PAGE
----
It’s an exciting time to be in data management. It is one of the most rapidly-changing periods in the history of data management, particularly with innovations around Big Data and related solutions. Even more exciting than the technological transformation that is occurring, is the business transformation that is resulting from new opportunities available within data-centric technology. Data is becoming an economic and business driver, and a disruptive force in the market.
The concept of data driving business success is certainly not new. Organizations have been using data for years to gain an edge on the competition and to become more cost-effective and efficient. In the past, however, the focus was on making existing business processes more efficient, not necessarily creating new, innovative products or services directly based on the data itself.
Across a wide range of industries the shift is moving from being a data-driven company to becoming a data company. What’s the difference? A data-driven company uses information to gain strategic advantage in its current market. For example, a telecommunications company might build better marketing campaigns based on high quality customer data in order to gain a larger market share in its existing region. Making a shift to become a data company, that same telecommunications company realizes that the data itself is the highest valued product in their organization. While network availability is becoming a commodity, the usage data from the range of telecom customers is a valuable asset, whether it is from footfall analytics to help city planners better understand commuter travel patterns during rush hour or customer usage patterns of smart phone applications for new product development insights.
Monetization of information is of growing interest across a wide range of industries, as organizations are transforming their business models to become “data companies.” Internet applications and search engines have long seen the value of customer click-through data as an asset to marketing organizations. With the rise of Big Data usage across diverse sectors of the economy, we’re seeing the rise of data as a valuable economic commodity in its own right. Energy companies are seeing the value of Big Data for Smart Meters as a next-generation business model in the coming years. Smart Cars are of interest to multiple sectors from Insurance companies looking to understand the driving patterns of their customers in order to better personalize insurance rates, to product safety organizations looking to better understand the factors involved in traffic accidents, to auto manufacturers themselves who can not only better understand how customers use current products, but are innovating with new data-driven products such as driver-less automobiles. The list goes on, and the list is continually growing as new innovations arise in both the available technologies and the new business models that are possible as a result.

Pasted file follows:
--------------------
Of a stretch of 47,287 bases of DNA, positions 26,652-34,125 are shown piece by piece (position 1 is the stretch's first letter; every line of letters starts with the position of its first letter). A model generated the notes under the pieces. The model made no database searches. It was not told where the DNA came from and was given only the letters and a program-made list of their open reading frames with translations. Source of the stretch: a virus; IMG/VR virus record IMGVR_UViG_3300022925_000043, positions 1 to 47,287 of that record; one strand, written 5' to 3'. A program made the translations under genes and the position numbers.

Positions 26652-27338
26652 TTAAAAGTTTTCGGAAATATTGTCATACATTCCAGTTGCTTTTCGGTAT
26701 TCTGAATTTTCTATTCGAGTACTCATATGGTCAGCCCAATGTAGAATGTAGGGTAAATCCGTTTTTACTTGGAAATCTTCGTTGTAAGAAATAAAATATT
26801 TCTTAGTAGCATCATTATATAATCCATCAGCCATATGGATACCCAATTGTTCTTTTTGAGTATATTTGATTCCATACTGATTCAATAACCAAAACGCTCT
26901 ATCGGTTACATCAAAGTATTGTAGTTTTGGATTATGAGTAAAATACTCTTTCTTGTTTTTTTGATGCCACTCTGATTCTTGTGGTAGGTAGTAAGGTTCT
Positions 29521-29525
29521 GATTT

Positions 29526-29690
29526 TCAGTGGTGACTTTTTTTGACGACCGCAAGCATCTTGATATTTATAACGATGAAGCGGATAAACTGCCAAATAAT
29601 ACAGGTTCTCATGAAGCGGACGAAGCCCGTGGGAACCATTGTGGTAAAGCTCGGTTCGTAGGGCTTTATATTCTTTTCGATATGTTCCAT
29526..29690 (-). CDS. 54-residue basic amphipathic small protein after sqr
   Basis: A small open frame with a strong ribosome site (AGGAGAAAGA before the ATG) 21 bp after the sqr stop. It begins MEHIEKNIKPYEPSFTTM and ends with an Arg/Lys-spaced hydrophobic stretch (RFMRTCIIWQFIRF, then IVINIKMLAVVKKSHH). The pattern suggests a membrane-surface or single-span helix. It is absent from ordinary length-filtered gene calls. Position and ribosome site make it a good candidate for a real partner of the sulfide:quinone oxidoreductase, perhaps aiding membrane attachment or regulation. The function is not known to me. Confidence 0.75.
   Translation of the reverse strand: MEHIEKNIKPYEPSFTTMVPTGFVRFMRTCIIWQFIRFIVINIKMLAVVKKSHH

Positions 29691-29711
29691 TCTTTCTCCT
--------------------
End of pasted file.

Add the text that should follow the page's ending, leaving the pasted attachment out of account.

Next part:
What does this mean for today’s data management professional? In terms of career possibilities and visibility within an organization, it’s never been better. But in order to capture the opportunities resulting from the rapidly-changing data environment, we must evolve our skills along with these changes. The most obvious skills are the technical ones, as staff who for example may be familiar only with relational databases look to expand their skillsets into the Big Data ecosystem and related technologies. Perhaps less obvious, but equally if not more important, is to expand business knowledge as well.
I feel honored to have had the opportunity in my career to speak with a number of high-level business leaders. A positive trend I am hearing from many such leaders is the realization that data is critical to the future growth opportunities of their organization. A common frustration of these leaders, however, is that they feel the lack of an IT team who can support their data-centric vision. Data-related skills are in short supply to the meet growing demand in the marketplace and that, of course, exacerbates the issue. But the larger issue is the communication gap between business people and data professionals. We as data management professionals often lament that business people don’t understand the complexity of our environment and the difficulty in solving key data challenges such as a “360 View of Customer.” If only the business better understood IT! But perhaps the gap could be solved by IT gaining a better understanding of the needs of the business, and helping to be a catalyst for change. More than ever, executives are looking for strong guidance and advice in ways to take advantage of new, innovative business models based on data, and IT is poised to have a seat at the table if we’re able to have a meaningful, informed dialogue.